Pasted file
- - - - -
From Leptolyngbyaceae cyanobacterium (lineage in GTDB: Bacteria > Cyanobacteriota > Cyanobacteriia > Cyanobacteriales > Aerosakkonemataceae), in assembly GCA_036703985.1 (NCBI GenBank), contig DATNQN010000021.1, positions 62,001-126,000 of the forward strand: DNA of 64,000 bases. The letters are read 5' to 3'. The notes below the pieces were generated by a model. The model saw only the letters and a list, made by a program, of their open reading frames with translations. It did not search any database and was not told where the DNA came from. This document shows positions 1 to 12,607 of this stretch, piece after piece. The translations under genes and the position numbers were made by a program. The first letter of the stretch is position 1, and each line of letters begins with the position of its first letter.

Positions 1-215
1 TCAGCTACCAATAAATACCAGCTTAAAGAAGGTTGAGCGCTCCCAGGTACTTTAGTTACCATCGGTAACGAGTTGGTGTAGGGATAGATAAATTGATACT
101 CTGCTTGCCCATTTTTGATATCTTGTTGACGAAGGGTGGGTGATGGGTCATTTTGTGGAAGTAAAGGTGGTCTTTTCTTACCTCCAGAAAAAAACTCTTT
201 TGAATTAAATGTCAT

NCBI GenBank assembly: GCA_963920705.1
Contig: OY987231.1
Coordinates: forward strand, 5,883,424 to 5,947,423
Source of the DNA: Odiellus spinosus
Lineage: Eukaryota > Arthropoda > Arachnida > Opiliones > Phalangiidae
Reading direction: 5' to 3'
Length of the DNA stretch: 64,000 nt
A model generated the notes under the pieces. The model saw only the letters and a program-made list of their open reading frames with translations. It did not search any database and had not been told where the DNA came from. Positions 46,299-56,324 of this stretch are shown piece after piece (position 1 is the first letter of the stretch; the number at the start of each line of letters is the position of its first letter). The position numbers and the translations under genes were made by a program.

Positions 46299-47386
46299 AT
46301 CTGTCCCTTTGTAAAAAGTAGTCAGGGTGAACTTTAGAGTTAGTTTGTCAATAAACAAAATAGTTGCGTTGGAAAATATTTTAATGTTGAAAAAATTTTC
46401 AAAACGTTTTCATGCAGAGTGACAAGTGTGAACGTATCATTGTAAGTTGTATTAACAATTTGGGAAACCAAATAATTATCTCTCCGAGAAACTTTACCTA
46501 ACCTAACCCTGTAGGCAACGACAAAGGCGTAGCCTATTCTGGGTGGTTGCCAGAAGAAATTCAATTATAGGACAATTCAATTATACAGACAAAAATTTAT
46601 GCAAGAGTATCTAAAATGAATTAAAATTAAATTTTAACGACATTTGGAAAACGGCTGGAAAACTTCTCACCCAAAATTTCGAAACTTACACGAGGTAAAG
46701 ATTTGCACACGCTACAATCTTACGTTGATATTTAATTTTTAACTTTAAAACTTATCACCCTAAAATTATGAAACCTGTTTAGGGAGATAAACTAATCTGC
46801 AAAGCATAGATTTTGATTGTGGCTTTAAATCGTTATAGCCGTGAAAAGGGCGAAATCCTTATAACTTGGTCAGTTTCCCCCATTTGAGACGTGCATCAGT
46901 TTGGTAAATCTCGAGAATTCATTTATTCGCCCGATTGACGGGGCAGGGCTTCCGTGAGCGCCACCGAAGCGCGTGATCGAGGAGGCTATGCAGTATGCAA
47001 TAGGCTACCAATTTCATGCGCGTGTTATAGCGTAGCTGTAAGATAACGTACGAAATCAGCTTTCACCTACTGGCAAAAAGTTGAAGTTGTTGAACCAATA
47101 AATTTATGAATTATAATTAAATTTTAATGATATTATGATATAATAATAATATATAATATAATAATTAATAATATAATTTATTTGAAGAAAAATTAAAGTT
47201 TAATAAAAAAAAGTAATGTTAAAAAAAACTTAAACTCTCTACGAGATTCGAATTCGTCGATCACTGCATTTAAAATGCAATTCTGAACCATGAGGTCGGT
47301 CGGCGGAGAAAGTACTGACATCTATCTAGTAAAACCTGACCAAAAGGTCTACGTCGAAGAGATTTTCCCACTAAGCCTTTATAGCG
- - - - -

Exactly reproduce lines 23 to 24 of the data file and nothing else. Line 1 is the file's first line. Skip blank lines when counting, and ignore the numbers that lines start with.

47001 TAGGCTACCAATTTCATGCGCGTGTTATAGCGTAGCTGTAAGATAACGTACGAAATCAGCTTTCACCTACTGGCAAAAAGTTGAAGTTGTTGAACCAATA
47101 AATTTATGAATTATAATTAAATTTTAATGATATTATGATATAATAATAATATATAATATAATAATTAATAATATAATTTATTTGAAGAAAAATTAAAGTT